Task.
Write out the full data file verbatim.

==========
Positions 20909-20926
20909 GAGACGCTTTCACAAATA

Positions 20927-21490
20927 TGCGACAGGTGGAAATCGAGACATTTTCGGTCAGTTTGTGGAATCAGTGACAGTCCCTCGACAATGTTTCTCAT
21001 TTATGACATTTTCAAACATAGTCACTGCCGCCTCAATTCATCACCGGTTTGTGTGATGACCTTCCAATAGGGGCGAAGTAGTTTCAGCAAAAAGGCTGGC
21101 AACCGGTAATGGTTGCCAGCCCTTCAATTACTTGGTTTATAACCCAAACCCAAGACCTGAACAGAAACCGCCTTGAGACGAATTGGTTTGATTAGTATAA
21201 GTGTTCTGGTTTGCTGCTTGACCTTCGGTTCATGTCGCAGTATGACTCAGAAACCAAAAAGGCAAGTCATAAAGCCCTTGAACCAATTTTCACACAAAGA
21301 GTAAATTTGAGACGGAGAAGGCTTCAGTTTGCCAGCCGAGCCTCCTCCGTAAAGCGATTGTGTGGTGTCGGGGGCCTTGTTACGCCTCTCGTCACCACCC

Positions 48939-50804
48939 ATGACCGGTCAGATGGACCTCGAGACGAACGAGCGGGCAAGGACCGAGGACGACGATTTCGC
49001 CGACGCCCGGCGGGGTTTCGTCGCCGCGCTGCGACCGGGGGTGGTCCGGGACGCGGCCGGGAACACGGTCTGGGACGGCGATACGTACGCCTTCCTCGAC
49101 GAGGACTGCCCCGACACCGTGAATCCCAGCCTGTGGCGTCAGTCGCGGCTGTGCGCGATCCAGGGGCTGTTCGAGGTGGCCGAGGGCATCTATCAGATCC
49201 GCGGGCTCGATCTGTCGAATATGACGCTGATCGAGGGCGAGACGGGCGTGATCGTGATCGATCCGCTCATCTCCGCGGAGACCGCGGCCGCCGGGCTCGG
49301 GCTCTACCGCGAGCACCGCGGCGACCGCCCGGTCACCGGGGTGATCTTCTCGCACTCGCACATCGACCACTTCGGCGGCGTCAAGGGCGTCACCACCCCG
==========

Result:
Positions 20909-20926
20909 GAGACGCTTTCACAAATA

Positions 20927-21490
20927 TGCGACAGGTGGAAATCGAGACATTTTCGGTCAGTTTGTGGAATCAGTGACAGTCCCTCGACAATGTTTCTCAT
21001 TTATGACATTTTCAAACATAGTCACTGCCGCCTCAATTCATCACCGGTTTGTGTGATGACCTTCCAATAGGGGCGAAGTAGTTTCAGCAAAAAGGCTGGC
21101 AACCGGTAATGGTTGCCAGCCCTTCAATTACTTGGTTTATAACCCAAACCCAAGACCTGAACAGAAACCGCCTTGAGACGAATTGGTTTGATTAGTATAA
21201 GTGTTCTGGTTTGCTGCTTGACCTTCGGTTCATGTCGCAGTATGACTCAGAAACCAAAAAGGCAAGTCATAAAGCCCTTGAACCAATTTTCACACAAAGA
21301 GTAAATTTGAGACGGAGAAGGCTTCAGTTTGCCAGCCGAGCCTCCTCCGTAAAGCGATTGTGTGGTGTCGGGGGCCTTGTTACGCCTCTCGTCACCACCC

Positions 48939-50804
48939 ATGACCGGTCAGATGGACCTCGAGACGAACGAGCGGGCAAGGACCGAGGACGACGATTTCGC
49001 CGACGCCCGGCGGGGTTTCGTCGCCGCGCTGCGACCGGGGGTGGTCCGGGACGCGGCCGGGAACACGGTCTGGGACGGCGATACGTACGCCTTCCTCGAC
49101 GAGGACTGCCCCGACACCGTGAATCCCAGCCTGTGGCGTCAGTCGCGGCTGTGCGCGATCCAGGGGCTGTTCGAGGTGGCCGAGGGCATCTATCAGATCC
49201 GCGGGCTCGATCTGTCGAATATGACGCTGATCGAGGGCGAGACGGGCGTGATCGTGATCGATCCGCTCATCTCCGCGGAGACCGCGGCCGCCGGGCTCGG
49301 GCTCTACCGCGAGCACCGCGGCGACCGCCCGGTCACCGGGGTGATCTTCTCGCACTCGCACATCGACCACTTCGGCGGCGTCAAGGGCGTCACCACCCCG